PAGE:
Sejanus
remained powerful until his sudden downfall and summary execution in October AD 31, just after the death of Nero, the exact reasons for this remain unclear.[25][26] After realizing his error in trusting Sejanus, Tiberius
Tiberius
considered releasing Drusus, but decided that he had been imprisoned for too long to be released. The Senate was shocked reading the account of his imprisonment from his diary.[8] The deaths of Germanicus' oldest sons elevated his third son, Gaius Caesar (Caligula), to successor and he became princeps when Tiberius died in AD 37.[27] Drusus the Younger's son Tiberius
Tiberius
Gemellus was summoned to Capri by his father Tiberius, where he and Gaius Caligula were made joint-heirs.[28] When Caligula
Caligula
assumed power, he made Gemellus his adopted son, but Caligula
Caligula
soon had Gemellus killed for plotting against him.[29] Ancestry[edit]

Ancestry of Drusus Caesar[30]

16. Drusus Claudius
Claudius
Nero
Nero
I

8. Tiberius
Tiberius
Claudius
Claudius
Nero

17. Claudia

4. Nero
Nero
Claudius
Claudius
Drusus

18. Marcus Livius Drusus Claudianus

9. Livia
Livia
Drusilla

19. Aufidia

2. Germanicus

20. Marcus Antonius Creticus

10. Mark Antony

21. Julia Antonia

5. Antonia Minor

22. Gaius Octavius

11. Octavia Minor

23. Atia Balba Caesonia

1. Drusus Julius
Julius
Caesar

12. Lucius Vipsanius Agrippa

6. Marcus Vipsanius Agrippa

3. Agrippina the Elder

28. (=22.) Gaius Octavius

14. Augustus

29. (=23.) Atia Balba Caesonia

7. Julia the Elder

30. Lucius Scribonius Libo

15. Scribonia

31. Sentia

References[edit]

^ a b c Salisbury 2001, p. 3 ^ Swan 2004, p. 142 ^ Levick 1999, p. 33 ^ Tacitus, Annals I.3 ^ Levick 1999, pp. 50–53 ^ Lott 2012, pp. 342–343 ^ Tacitus, Annals, VI.40 ^ a b Bunson 2014, p. 187 ^ a b c Levick 1999, p. 124 ^ a b Seager 2005, p. 100 ^ Rowe 2002, p. 87 ^ Rowe 2002, p. 41 ^ Tacitus, Annals, IV.2 ^ Cassius Dio, Roman History, LVIII.11 ^ Tacitus, Annals, IV.8 ^ Levick 1999, p. 127 ^ a b c Alston 1998, p. 42 ^ a b Smith 1880, p. 1166 ^ Tacitus, Annals, IV.74 ^ Cassius Dio, Roman History, LVIII.2 ^ Rowe 2002, p. 99 ^ Tacitus, Annals, V.3-4 ^ Alston 1998, p. 43 ^ Smith 1873, p. 1088 ^ Bingham 1999, p. 66 ^ Bunson 2014, p. 388 ^ Adams 2007, p. 109 ^ Suetonius, The Lives of Twelve Caesars, Life of Tiberius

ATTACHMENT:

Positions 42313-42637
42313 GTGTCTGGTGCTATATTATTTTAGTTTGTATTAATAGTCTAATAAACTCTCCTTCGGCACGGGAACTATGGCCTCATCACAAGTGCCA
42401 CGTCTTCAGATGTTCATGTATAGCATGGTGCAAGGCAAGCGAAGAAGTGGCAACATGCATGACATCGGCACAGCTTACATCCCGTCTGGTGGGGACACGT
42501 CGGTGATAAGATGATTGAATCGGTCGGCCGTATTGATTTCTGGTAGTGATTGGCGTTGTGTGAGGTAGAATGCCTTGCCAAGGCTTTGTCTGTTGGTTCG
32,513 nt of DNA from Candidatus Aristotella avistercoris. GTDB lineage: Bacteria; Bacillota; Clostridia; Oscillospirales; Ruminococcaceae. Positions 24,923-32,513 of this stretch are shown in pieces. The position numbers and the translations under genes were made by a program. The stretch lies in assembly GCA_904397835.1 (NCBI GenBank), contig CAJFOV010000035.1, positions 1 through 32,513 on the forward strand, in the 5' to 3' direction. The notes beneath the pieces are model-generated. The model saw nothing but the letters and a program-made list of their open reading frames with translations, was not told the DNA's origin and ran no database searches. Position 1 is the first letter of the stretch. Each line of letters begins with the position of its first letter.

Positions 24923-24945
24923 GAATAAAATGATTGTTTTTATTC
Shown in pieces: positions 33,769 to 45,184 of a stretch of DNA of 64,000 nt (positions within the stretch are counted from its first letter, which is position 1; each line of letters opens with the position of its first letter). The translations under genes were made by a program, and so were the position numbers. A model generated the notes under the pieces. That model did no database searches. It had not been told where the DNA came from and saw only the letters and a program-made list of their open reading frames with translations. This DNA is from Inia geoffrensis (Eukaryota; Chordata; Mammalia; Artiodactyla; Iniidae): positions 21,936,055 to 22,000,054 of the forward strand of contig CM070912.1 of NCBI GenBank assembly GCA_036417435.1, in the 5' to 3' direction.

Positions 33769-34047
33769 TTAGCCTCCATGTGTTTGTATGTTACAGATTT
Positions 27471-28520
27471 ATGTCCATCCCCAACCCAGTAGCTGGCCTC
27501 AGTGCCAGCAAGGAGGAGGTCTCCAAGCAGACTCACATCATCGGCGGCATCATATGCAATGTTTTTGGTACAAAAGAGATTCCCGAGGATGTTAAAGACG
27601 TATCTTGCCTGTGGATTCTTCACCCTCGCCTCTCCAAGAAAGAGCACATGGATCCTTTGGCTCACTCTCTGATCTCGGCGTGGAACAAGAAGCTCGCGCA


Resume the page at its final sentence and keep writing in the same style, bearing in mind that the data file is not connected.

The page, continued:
Tiberius
76 ^ Suetonius, The Lives of Twelve Caesars, Life of Tiberius
Tiberius
23 ^ Bartsch 2017, p. ix

Sources[edit] Primary sources[edit] Secondary sources[edit]

Adams, Geoff W. (2007), The Roman Emperor Gaius "Caligula" and His Hellenistic Aspirations, BrownWalker Press, ISBN 9781599424231  Alston, Richard (1998), Aspects of Roman History AD 14–117, Routledge, ISBN 0-415-13236-3  Bartsch, Shadi (2017), The Cambridge Companion to the Age of Nero, Cambridge University Press, ISBN 9781107052208  Bingham, Sandra J. (1999), The praetorian guard in the political and social life of Julio-Claudian Rome, Ottawa: National Library of Canada, ISBN 0612271064  Bunson, Mathew (2014), Encyclopedia of the Roman Empire, Infobase Publishing, ISBN 9781438110271  Levick, Barbara (1999), Tiberius
Tiberius
the Politician, Routledge, ISBN 0-415-21753-9  Lott, J. Bert (2012), Death and Dynasty
Dynasty
in Early Imperial Rome: Key Sources, with Text, Translation, and Commentary, Cambridge University Press, ISBN 978-0-521-86044-4  Rowe, Greg (2002), Princes and Political Cultures: The New Tiberian Senatorial Decress, University of Michigan Press, ISBN 0472112309  Salisbury, Joyce E. (2001), Women in the ancient world, ABC-CLIO, ISBN 978-1-57607-092-5, retrieved 3 January 2012  Seager, Robin (2005), Tiberius, Blackwell Publishing, ISBN 1-4051-1529-7  Swan, Michael Peter (2004), The Augustan Succession: An Historical Commentary on Cassius Dio's Roman History, Oxford University Press, ISBN 0-19-516774-0   This article incorporates text from a publication now in the public domain: Smith, William, ed. (1873). "Drusus". Dictionary of Greek and Roman Biography and Mythology. 1. pp. 1087–1088.   This article incorporates text from a publication now in the public domain: Smith, William, ed. (1880). "Nero". Dictionary of Greek and Roman Biography and Mythology. 2. pp. 1166–1167. 

External links[edit]

Wikimedia Commons has media related to Drusus Caesar.

Drusus genealogical profile

Authority control

WorldCat Identities VIAF: 43208867 LCC